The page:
Expecting members of the church to attend and create a disturbance, the college young people made signs that read “One Love” and “All you need is love.” They were joined by civil-rights groups and members of churches from throughout the state who had heard about the plans.

However, there was no demonstration because the Kansas people did not show up thus giving the media nothing to cover and therefore negating coverage of the day.

According to the church’s web site, the group blames America’s sins for its tragedies. They contend that the dead miners in West Virginia are in hell, Catholic and Jewish schools are run by perverts, and God is to be thanked for dead soldiers.

The group won a victory in the 4th U.S. Circuit Court of Appeals, which ruled that its protests are free speech. A man who sued after they picketed his Marine son’s funeral in Maryland was ordered to pay their court costs.

It is now up to the Supreme Court to decide this case. Some of our most precious freedoms are the right to free speech, the right for public assembly, and freedom of the press and we must guard these at any cost—even if it means putting up with crazies such as these. But, we also have the freedom of choice to turn off the TV and the press has the freedom not to give them coverage.

It appears the best way to shut up these people  is to do what our mothers told us to do to the bullies in grade school—just ignore them.

http://www.dispatch.com/live/content/local_news/stories/2011/05/11/protesters-challenge-churchs-views.html?sid=101

http://www.dispatch.com/live/content/local_news/stories/2010/04/08/protesters-dont-show-peace-prevails.html?sid=101

CLERGY PONDERS MEANING OF BIN LADEN’S DEATH

Osama bin Laden is dead. May he NOT rest in peace. The man who inflicted pain, sorrow, and misery upon thousands in the name of God no longer exists.

As people of faith how should we react to bin Laden’s death? It is certainly hard to mourn the demise of such an evil man. But is it right to celebrate the death of such a person? Crowds of people gathered at ground zero and in front of the White House cheering, waving American flags, and chanting USA. Although these demonstrations seem to be in poor taste, it is hard to condemn these people for feeling relief at the death of our enemy and pride in our country.

What does his death mean? Will we be safer with bin Laden out of the picture? Only time will tell. We don’t know the inner workings of Al Qaeda but this must be a setback to them as they scramble to reorganize. Let us hope the setback is more than temporary. To the thousands who lost loved ones due to bin Laden this should bring closure to them. They can feel a bit of satisfaction that the head of the snake is gone. There will be no more venomous strikes from this snake.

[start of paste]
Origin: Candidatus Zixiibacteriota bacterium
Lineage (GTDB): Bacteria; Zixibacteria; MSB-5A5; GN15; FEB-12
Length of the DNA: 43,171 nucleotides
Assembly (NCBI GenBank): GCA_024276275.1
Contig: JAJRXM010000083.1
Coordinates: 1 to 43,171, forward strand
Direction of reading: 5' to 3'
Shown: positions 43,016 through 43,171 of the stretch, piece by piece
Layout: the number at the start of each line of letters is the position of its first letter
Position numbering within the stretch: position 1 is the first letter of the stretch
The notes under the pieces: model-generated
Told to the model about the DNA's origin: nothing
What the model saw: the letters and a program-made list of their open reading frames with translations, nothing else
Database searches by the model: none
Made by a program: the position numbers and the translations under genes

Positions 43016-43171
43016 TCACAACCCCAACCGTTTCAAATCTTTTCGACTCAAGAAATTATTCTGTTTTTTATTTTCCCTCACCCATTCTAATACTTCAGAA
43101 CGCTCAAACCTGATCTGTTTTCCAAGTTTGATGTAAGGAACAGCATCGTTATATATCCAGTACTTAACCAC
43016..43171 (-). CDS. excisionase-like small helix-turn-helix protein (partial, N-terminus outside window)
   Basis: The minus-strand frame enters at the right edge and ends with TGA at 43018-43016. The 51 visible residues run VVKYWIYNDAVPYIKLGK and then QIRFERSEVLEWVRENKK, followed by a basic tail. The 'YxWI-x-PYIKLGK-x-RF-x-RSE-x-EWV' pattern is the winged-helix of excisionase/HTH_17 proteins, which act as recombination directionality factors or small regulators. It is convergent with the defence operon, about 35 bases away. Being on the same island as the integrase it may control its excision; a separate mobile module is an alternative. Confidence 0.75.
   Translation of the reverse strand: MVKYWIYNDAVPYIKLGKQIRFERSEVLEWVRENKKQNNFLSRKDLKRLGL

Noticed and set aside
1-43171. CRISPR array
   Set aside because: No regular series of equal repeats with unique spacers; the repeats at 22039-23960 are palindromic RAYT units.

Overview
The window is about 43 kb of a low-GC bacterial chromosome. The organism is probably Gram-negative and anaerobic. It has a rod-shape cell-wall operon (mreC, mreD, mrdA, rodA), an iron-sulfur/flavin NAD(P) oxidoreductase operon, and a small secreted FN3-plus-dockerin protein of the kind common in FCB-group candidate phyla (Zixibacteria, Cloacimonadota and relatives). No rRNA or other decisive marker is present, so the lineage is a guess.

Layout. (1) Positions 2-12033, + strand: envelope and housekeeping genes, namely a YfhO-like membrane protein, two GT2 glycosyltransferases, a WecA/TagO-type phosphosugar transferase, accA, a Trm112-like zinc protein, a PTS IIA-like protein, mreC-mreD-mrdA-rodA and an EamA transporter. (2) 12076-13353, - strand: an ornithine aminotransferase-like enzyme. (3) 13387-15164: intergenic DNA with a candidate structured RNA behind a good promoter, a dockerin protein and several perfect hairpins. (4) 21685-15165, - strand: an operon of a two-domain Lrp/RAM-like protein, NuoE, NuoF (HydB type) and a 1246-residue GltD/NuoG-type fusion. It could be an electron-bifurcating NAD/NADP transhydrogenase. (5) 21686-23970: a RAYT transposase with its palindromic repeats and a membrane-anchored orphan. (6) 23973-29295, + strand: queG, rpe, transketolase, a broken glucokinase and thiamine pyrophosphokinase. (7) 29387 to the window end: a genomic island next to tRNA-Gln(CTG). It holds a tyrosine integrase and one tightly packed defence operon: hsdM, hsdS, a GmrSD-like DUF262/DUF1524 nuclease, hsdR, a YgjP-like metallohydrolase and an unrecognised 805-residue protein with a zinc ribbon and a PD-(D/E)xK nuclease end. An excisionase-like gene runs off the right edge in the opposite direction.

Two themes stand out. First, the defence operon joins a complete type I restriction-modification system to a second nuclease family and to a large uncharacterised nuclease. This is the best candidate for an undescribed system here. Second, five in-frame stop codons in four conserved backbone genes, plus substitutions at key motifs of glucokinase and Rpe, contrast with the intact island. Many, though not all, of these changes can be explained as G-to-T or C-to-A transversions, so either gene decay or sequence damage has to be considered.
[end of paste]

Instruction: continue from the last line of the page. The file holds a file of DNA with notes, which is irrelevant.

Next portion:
But is it ever acceptable to take another life and rejoice? Several religious leaders around the world have weighed in on this lately. All seem to agree that human life is precious but there are times justice needs to be served. Imam Hassan al-Qazwini, leader of one of the country’s largest mosques in a Detroit suburb said, “There is no doubt that this man was a thug. He was a murderer. His hands were stained by the blood of thousands of innocent people—Muslims and non-Muslims alike….We’re happy to see the man who caused so much pain for Muslims in this country is gone…finally.” He also explained Muslims are discouraged from showing jubilation over death, but cheering the news of bin Laden’s demise marks an occasion where “justice was served.”

Rev. Stephen Mimnaugh of Manhattan’s St. Francis of Assisi church said, “Justice may have been served, but we Catholics never rejoice in the death of a human being.” The Dalai Lama, Tibetan Buddhist spiritual leader and winner of the Nobel Peace prize, said that although bin Laden might have deserved compassion and even forgiveness as a human being, it is sometimes necessary to take counter-measures. “Forgiveness doesn’t mean forget what happened.”

Paul Miller, director of the Amish and Mennonite Heritage Center in Berlin, Ohio, said that although bin Laden’s killing clashes with their ethic of valuing every person as a son or daughter of God, they also believe that God allows a government to do what is necessary to protect its people.

Richard Land, president of the Southern Baptist Convention’s Ethics and Religious Liberty Commission, said the Bible makes a distinction between individual Christians, who should pray for and forgive their enemies, and the state which has a different responsibility. “God says they are to punish the evildoers.” He continued that the moral symmetry of the universe demands that a person who has perpetrated the terrible crimes against humanity that he has deserves to be executed. Land said, “And I look upon what happened to him not as a killing, not as an assassination, but an execution for crimes he freely admitted to and bragged about.”

Congregation Neve Shalom’s rabbi, Gerald Zelizer, said in an interview that according to the Talmud, a central Jewish text, if someone is trying to kill you, “you are obligated — not permitted — to kill that person before he kills you.”

In his Saturday morning sermon, Zelizer reminded congregants that the day bin Laden was killed was also Holocaust Remembrance Day. He suggested that the phrase often used in reference to Hitler might also be appropriate for bin Laden: “May his name be blotted out and his memory forgotten.”

Bin Laden is gone—let us rejoice that justice has been done. I propose we celebrate by following Rabbi Zelizer’s suggestion that we eradicate his name from all of history. That is the best punishment for an egomaniac.

http://www.dispatch.com/live/content/national_world/stories/2011/05/09/message-from-clergy-mixed-on-bin-laden.html

http://www.msnbc.msn.com/id/42948897/ns/us_news-life/